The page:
I hung up my sticks after leaving school, in favour of study, career and family. But, once a drummer, always a drummer – and for many years, I hankered to get back behind the kit.
Electronic drums made it possible for me to return to drumming without disrupting the family and annoying the neighbours. It also made it easy for me practise, hone my skills and build the repertoire needed to get back into gigging with a band.
One of the biggest lingering doubts for ‘lapsed drummers’ is “can I still play?”. It’s not unusual for returning drummers to worry about forgetting everything they previously knew. But, as they say, it’s like riding a bicycle – except maybe you need a bit more help along the way.
Contributed to Roland Australia by Allan Leibowitz, Editor of digitalDrummer
Tips for Regaining Your Drumming Chops
Clearly, you need drums to play and that can be confusing as the market has changed substantially since you last owned a kit. Acoustic drums range from super-cheap no-name brands to uber-expensive custom kits – with plenty of choices in between. And then, of course, there are electronic kits, which have improved dramatically in quality, feel and sound and also become much more affordable.
Unless you’re thinking of playing the cajon or bongos, you’ll need to find sticks that suit your grip and playing style. The 2Bs of your youth may not feel right for Pearl Jam or The Rolling Stones.
Your local drum teacher can get you off to a great start by assessing your skills and offering tailored instruction and advice. And don’t be shy: they deal with adult students of all levels, so there’s no judgement or embarrassment. They can tell you what needs work and devise a practice routine that works for you.
Just a few minutes a day will quickly get you back up to speed, especially if you use some of the skill-building apps and tools built into modern electronic drum kits. There are tools which measure your timing and accuracy and which provide instant feedback on how you’re doing. Regardless of the type of kit, it’s a good idea to practise with a metronome – and even there, the technology has evolved from what we used ‘back in the day’.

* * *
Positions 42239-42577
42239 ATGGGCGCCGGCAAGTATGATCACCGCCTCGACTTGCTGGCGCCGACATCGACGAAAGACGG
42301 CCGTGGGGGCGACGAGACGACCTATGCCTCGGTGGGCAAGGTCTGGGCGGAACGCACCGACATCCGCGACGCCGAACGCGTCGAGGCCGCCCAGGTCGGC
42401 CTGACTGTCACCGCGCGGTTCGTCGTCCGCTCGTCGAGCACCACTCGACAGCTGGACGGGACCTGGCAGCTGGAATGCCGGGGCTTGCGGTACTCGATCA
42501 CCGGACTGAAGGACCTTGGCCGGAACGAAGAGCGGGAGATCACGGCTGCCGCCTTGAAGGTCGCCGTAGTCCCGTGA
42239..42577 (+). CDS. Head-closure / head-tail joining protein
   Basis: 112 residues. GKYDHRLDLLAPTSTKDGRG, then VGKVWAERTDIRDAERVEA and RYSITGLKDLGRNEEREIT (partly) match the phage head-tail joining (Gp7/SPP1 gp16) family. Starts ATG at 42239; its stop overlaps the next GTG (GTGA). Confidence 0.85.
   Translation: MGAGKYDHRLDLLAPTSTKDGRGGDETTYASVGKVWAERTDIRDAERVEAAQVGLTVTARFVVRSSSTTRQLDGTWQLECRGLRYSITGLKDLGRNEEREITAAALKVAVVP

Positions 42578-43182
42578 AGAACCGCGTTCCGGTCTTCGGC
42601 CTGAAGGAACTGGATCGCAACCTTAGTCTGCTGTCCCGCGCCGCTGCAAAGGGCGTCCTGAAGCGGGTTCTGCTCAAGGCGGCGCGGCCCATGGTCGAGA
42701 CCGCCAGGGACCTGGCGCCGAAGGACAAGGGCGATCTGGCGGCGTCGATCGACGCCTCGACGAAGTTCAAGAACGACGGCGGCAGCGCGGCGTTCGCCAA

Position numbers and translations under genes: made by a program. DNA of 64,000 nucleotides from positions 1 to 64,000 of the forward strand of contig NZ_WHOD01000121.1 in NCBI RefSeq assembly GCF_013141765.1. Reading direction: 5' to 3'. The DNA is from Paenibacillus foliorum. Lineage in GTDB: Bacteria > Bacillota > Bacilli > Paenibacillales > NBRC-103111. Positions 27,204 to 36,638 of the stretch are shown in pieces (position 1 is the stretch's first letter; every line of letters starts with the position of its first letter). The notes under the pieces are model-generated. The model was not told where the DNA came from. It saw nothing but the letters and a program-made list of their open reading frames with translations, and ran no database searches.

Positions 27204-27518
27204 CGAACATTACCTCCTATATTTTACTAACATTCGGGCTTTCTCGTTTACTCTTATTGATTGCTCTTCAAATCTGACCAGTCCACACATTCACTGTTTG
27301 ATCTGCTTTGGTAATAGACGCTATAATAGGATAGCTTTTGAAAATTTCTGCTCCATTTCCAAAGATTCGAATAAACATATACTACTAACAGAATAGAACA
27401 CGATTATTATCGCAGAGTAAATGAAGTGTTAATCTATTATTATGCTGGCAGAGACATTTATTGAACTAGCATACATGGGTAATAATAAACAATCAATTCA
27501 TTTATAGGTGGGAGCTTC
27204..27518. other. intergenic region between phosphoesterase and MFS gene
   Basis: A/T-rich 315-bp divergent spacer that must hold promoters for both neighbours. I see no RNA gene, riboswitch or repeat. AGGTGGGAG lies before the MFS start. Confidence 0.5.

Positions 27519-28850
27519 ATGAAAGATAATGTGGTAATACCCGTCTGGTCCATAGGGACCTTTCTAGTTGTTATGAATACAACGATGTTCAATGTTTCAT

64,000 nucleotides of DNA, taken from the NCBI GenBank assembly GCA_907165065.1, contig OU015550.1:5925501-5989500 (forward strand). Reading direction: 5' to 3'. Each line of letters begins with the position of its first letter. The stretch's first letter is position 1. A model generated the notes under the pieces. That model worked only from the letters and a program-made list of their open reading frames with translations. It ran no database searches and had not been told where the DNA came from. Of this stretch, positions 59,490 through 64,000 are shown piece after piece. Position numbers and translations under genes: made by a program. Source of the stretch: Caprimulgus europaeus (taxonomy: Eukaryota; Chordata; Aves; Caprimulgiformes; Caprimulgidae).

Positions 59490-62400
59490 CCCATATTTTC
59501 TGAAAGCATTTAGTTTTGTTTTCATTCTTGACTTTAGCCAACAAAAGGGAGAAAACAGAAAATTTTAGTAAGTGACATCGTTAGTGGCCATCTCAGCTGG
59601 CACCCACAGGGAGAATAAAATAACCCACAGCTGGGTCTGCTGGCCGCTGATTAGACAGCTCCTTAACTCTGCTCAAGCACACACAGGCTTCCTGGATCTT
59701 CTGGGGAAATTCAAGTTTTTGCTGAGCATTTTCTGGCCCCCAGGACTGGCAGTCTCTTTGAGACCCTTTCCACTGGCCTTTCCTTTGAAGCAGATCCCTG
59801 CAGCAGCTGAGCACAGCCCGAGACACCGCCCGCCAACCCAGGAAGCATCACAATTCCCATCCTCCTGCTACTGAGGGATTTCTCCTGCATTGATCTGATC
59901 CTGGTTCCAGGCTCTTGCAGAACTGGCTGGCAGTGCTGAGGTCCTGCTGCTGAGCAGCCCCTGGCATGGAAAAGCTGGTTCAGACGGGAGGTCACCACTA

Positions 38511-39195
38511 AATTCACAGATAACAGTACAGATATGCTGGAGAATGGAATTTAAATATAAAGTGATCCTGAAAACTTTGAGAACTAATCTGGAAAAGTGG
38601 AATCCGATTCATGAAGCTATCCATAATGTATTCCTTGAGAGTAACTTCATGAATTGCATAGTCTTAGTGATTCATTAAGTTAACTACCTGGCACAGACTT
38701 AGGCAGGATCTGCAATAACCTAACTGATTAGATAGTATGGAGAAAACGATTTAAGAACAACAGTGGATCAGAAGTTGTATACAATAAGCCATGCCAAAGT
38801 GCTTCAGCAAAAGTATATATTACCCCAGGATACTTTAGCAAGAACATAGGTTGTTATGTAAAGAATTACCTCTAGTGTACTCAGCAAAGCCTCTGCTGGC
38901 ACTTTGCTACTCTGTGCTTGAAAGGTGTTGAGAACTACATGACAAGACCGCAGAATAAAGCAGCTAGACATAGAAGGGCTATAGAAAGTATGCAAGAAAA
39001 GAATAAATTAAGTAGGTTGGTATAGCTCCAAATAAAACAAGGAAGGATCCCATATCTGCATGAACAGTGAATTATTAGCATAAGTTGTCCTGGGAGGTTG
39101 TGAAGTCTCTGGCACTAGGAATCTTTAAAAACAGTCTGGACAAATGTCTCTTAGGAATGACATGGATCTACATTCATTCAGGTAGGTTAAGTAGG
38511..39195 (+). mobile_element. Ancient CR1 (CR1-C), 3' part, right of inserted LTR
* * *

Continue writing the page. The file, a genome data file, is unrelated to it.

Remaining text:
Remember when tapping out ruffs on a snare seemed mindlessly boring? Well, it turns out those skills are the building blocks of good drumming. If you still remember your Flams, Six-stroke Rolls and Paradiddles, it’s much more fun doing them on a full kit and incorporating them into grooves and drum fills. Think of rudiments as phrases which form part of your drumming vocabulary rather than as a chore.
Learning has never been easier and it’s no longer limited to books. Google and YouTube have made it possible to find “How To Play” video instructions for almost any song or genre. There are terrific instruction videos which break down the difficult parts and let you learn as you watch. If you read music, you can download PDF notation – either for free or for pocket change.
7. Play along
Electronic kits generally contain lots of play along songs, allowing you to practise and build skills while playing to songs that you know and like. You can also connect your phone or tablet to your kit (even wirelessly with some modules) to play along to your current playlist. And you can also buy ‘drumless tracks’ or use a range of free or cheap apps to create your own minus-drums songs which are great to play to.
8. Play with others
There are few experiences which can rival the thrill of making music with others, so look out for a local band and strut your stuff. Even if you only end up playing in someone’s garage, it’s very rewarding to learn new songs, collaborate on arrangements and then nail them live. And if your aim is playing in public, there are programs like Weekend Warriors which bring together ‘mature aged’ musos for performance experiences. There are also Facebook groups dedicated to finding band members in your city or town. And even in time of lock-down, it’s possible to jam online, with ever-improving tools and programs.
Social media has made it easy to find people with similar interests and you’ll be able to hook up with drummers just like you in your own neighbourhood or on the other side of the world. You can share experiences and learn from others who have ‘been there and done that’.
10. Push yourself
A large part of drumming is muscle memory, and with a bit of practice, the stuff you knew before should come back quickly. But if you can add the musical sophistication that you have gained over the years, you can overcome some of the lost dexterity and energy of your youth to become an even better drummer than before. You no longer have to prove yourself, so you can now enjoy the process and play for the music.
Even if you haven’t tapped your steering wheel or slapped your thighs for many years, drumming never leaves you. After a few fumbles, you should easily get back into the groove when you pick up sticks after a long break. And with so many new and innovative tools and resources freely available, there has never been a better time to revisit percussion.
It’s not too late to pick up where you left off – and even progress beyond that, so grab those sticks and start hitting out again!
About the Author
Allan Leibowitz is currently the editor of digitalDrummer, the only global magazine for electronic percussion.